"His stomach hurts. I don't know what he ate."
I don't think that 很 is necessary in this translation. I have heard 疼 used many times without 很, and the English sentence makes no mention of emphasis
Personally I would have said 他肚子疼 without 很 or 的. 他的肚子疼 (with 的 but without 很 – 他 being the topic) sounds somewhat less natural to me than 他的肚子很疼 (with both). But I guess in theory at least it should be correct (native speakers, please correct me).
My 语感 lines up with yours on this, AbuPang; without either 很 or 的 sounds most natural (though rather informal), and without the 很 is much less natural than either with just the 很 (or 好) and no 的, or than with both. I would say “他的肚子很疼” if I was trying to be very precise or was talking to a non-fluent speaker (probably said extra slow with careful intonation); otherwise, I'd probably just say “他肚子疼”.
Your thoughts are correct as well as both sentences. There seems to be nothing wrong with the given sentence since your proposed translation and the given are meaning-related. However, your proposed translation can mean "he has a stomach ache" without including 很.
Oh yes! One more thing...
I spotted the vocabulary inaccuracy here! 肚 means "belly", whereas 胃 means "stomach". It appears that Duo team misinterpreted 肚 as "stomach"! The following are the most accurate for the first part of the translation:
- 他胃很痛 (痛 variant of "hurt"; commonly used by traditional speakers. I prefer using this form.)
- 他的胃很疼 (most common in learning Chinese)
Colloquially, 肚子 is also used to refer to the stomach just as "tummy/belly" often is in English. It may not be scientifically accurate, but it is common, accepted usage, especially in phrases like "我/他/她肚子疼". On a secondary note, 胃 is relatively formal as well as a single character word, thus "他胃疼/痛" sounds very wrong and would rarely be used.
Yes, perfectly noted! I was being precise about my vocabularies here.
However, both sentences are acceptable.
what is Dulingo's obession with 很, it's not always appropriate, its used to emphasize as in 'very painful' or 'really painful'. I'm used to now throwing in 很 regardless just to make duolingo take the answer.
OK in that case this is very interesting, because one of the first things they teach us when we start studying Chinese is that we have to use 很 before adjectives and that in those cases it may mean "very" or may carry no meaning at all.
If it turns out this is not actually true, we should start a specific thread somewhere to discuss how and when we really are supposed to use it.
Sometimes 很 is translated as very, sometimes it should be omitted.
I am happy. 我很高兴。
Happy to see you. 很高兴见到你。
My stomach hurts. 我胃疼 is enough.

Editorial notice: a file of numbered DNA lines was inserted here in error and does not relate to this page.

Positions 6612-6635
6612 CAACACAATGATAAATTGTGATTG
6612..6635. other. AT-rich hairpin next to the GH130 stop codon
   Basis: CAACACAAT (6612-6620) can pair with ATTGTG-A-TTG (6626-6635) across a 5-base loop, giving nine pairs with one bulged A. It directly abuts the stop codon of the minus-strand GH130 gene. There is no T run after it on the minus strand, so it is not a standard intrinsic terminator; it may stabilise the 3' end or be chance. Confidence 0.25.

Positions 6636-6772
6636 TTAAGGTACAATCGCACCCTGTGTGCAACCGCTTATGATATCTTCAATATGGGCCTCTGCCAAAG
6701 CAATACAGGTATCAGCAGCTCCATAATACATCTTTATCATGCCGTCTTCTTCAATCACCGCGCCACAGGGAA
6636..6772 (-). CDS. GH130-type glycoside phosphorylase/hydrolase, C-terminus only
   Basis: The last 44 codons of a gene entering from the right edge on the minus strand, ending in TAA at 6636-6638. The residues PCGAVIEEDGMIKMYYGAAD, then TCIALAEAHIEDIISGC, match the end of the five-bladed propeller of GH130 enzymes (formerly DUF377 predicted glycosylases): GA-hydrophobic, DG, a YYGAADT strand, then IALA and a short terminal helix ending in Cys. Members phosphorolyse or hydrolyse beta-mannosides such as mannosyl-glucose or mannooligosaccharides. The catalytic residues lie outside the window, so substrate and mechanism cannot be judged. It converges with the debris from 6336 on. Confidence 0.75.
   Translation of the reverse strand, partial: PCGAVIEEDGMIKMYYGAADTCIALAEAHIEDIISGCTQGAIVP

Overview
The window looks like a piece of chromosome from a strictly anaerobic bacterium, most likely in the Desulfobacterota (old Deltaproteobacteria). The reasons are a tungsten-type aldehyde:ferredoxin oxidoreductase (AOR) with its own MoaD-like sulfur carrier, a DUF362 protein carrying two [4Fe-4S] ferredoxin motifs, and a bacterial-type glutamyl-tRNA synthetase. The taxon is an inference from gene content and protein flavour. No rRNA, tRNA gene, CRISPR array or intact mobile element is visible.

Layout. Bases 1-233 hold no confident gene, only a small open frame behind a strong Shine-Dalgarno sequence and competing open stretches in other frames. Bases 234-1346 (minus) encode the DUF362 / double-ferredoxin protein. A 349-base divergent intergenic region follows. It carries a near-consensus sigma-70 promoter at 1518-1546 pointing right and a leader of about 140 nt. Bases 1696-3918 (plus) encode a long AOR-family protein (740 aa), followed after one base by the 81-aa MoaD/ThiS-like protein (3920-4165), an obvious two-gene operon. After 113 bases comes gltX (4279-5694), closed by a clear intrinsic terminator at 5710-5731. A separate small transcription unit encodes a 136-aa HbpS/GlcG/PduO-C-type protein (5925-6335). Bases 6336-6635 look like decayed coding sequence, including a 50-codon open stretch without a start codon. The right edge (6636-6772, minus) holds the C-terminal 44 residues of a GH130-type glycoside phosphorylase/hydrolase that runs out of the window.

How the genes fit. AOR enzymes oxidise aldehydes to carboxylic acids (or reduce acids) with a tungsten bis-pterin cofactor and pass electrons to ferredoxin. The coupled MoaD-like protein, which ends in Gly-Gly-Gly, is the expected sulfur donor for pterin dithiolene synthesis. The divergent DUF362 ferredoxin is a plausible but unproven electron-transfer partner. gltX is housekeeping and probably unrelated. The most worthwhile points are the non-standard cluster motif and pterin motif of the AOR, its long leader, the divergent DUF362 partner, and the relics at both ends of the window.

Let me put it this way: how happy is happy but not "very"?
Do you remember the last time you say "I am happy" in real life? Were you feeling happy but not feeling "very" happy? Did you actually mean it or you wanted to say something else?
If you don't mean it when you say it, is it really so significant to have the sentence "I am happy" in a language?
It is true Chinese habitually throw “很” into any sentence with a modifier. But it is NOT grammatically required!
I didn't use 很 and it was marked as wrong... they should've put "very" in the question if that's what they want.
很 is not necessary for this one because it didn't say it in English. By the way, I am a native Chinese teacher.
In normal speaking the 了 is not necessary. 了 is used a lot less often than textbooks suggest.
There are alternative ways to say it here but simply omitting 了 is not one. It relates to the state of the person after the eating action, so 了 is necessary in this sentence.
I have always been taught "我肚子疼。" Even my boyfriend says it like that. He never says 的。 othet options need to be included, especially in the areas where we test out.
when are these IDIOTS gonna who make this ❤❤❤❤ gonna correct these ❤❤❤❤❤❤❤ mistakes?! "His stomach hurts" shouldn't have "hen" in the solution, "hen" implies very much
There doesn't need to be a 很。 There was no indicator of an adjective. Pathetic!
Is it only correct to use 了 after the second verb and not after the first one?
In this case, yes - because the last verb is the only one in the past tense!
But le also indicates a change and his stomach now hurting would be a change.
The tone for “肚子" is incorrect; "肚” should be the fourth tone, not the third.
很should NOT be required! I'm trying to test out of this level but keep getting ding'd for Duolingo errors!!
"His stomach hurts a lot", or "hurts very much," or "really hurts" is where you would use 很 in the phrase. If it's simply "His stomach hurts", then it should be fine just to write "他 的 肚子 疼"。
The sentence is "His stomach hurts" not "his stomach hurts a lot" therefore 很 is not necessary.
"His stomach aching" is incorrect here. You could technically say "His stomach is aching" but "he has a stomachache" is the common way to phrase this.
他肚子疼，我不知道他吃了什么 is 100% accurate and grammatically correct. "很" is unnecessary. also, 他肚子疼 is a very natural phase.
作為一個中國人很多答案根本是對的! As a Chinese, there should be more acceptable answers. This app is quite stupid